What: Shares of Orexigen Therapeutics (NASDAQ:OREX), a small-cap drug developer focused on treating obesity, slimmed down and lost 25% of its value in May, based on data from S&P Capital IQ, after announcing bad news regarding its long-term cardiovascular outcomes study.
So what: As a quick refresher, in March Orexigen announced interim results from its Light Study, which is designed to test the safety of its drug Contrave on patients' hearts over the long-term. Orexigen's announcement suggested that taking Contrave actually resulted in a cardiovascular benefit for patients. However, per the Food and Drug Administration, the data set Orexigen was basing its info off of was just the first 25% of patients, and the regulatory body was none too pleased with Orexigen's loose lips on data that never should have been made public. In fact, the next 25% of patients demonstrated no cardiovascular benefit from taking Contrave.
In May, the FDA informed Orexigen that its announcement prior to the completion of the study may result in biases that can't be removed or discounted from the study. In other words, Orexigen is going to have to shelve its long-term Light Study and begin all over again. The new study is expected to begin later this year and will not be completed until 2022.
Furthermore, Contrave's licensing partner, Takeda Pharmaceuticals, is having pricing "issues" with Orexigen that could cause it to walk away from its collaboration. Specifically, Takeda wants Orexigen to bear the full cost of the next cardiovascular outcomes study, and as you might expect, Orexigen doesn't want to do that.
Now what: It's actually amazing how quickly Orexigen Therapeutics went from hero to absolute goat. It's still possible that even without the Light Study, Contrave can outperform its peers, but it definitely removes the "one up" aspect that the Light Study provided for Orexigen.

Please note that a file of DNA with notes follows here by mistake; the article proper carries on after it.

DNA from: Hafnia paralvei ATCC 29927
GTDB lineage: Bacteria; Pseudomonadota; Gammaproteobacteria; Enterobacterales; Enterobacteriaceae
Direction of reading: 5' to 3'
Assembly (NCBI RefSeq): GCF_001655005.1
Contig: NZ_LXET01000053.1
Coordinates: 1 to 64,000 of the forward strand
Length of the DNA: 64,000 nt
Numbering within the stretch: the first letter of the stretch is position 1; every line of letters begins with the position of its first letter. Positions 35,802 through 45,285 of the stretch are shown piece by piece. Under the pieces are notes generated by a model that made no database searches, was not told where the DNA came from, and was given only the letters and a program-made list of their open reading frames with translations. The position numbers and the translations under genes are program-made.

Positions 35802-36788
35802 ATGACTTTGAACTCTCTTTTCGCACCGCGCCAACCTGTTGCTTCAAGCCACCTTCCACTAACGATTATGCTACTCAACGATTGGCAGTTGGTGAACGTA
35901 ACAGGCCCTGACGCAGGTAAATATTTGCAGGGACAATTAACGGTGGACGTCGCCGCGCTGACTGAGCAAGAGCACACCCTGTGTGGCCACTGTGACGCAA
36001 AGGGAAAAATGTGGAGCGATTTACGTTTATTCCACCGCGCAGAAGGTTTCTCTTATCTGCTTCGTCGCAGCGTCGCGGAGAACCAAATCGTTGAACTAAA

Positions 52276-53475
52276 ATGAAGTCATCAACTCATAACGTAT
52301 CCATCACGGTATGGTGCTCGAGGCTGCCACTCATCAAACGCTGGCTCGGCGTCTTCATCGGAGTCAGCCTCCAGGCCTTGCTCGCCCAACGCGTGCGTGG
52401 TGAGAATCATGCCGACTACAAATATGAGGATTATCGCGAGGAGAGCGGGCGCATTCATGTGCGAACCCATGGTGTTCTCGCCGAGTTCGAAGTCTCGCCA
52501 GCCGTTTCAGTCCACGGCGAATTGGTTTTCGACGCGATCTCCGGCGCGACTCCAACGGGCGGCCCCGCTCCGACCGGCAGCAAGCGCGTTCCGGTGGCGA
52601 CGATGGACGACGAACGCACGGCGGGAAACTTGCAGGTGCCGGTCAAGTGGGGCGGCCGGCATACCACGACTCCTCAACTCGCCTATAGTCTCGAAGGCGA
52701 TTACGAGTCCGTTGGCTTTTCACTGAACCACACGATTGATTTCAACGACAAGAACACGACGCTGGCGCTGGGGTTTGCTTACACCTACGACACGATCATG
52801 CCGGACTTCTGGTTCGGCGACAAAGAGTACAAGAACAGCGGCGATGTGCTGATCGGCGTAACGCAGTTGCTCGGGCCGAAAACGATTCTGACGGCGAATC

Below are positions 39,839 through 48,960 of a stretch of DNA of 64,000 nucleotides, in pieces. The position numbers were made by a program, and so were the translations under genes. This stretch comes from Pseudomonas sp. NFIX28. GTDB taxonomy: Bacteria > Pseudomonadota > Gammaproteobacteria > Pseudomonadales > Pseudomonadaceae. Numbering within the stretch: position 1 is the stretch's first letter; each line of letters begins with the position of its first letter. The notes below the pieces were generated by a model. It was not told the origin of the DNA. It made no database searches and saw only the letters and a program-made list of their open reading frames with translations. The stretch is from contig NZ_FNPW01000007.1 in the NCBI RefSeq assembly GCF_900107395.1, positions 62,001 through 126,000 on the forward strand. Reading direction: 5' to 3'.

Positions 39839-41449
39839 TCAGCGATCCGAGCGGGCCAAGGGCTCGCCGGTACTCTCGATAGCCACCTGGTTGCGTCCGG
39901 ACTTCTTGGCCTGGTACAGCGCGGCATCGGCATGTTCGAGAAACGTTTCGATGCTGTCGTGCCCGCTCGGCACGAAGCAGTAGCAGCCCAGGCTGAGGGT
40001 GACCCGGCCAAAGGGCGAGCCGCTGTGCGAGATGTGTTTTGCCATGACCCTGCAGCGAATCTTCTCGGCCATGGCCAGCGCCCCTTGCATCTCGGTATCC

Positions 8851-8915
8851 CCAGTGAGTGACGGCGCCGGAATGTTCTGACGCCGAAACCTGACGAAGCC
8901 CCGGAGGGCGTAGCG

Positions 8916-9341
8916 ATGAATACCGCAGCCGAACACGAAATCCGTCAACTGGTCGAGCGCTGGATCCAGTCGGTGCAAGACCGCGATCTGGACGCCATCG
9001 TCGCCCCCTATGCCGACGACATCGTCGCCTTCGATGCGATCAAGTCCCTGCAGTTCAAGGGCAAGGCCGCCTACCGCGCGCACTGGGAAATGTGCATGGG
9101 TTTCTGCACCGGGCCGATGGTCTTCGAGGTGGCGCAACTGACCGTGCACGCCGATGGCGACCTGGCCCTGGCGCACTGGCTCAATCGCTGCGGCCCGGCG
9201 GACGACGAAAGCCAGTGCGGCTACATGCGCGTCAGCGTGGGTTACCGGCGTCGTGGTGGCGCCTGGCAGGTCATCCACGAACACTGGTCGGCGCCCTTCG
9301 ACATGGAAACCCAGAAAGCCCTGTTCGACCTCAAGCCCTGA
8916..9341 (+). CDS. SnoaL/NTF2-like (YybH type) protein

However, what this does mean for Orexigen are added expenses (especially if Takeda decides to walk away from its collaborative agreement) and tougher competition since it doesn't have the Light Study data to make its case on.
What investors need to do is see how consumers and physicians react to this news. Over the last two years sales of weight control management drugs can best be described as disappointing. Contrave's first quarter on pharmacy shelves looked promising, but that was before the FDA walloped Orexigen and its partner Takeda.
My suggestion would be to approach this stock with cautious optimism. We know weight control drugs aren't selling well, so I'd probably wait until we get some sales momentum behind Contrave before considering buying shares of Orexigen. However, even without the Light Study, Contrave could still prove successful, and Orexigen may turn out to be a bargain here. Overall, I believe investors have the time to hang out on the sidelines and wait for this sales data to materialize, as Orexigen's share price probably isn't going to ascend to the heavens overnight.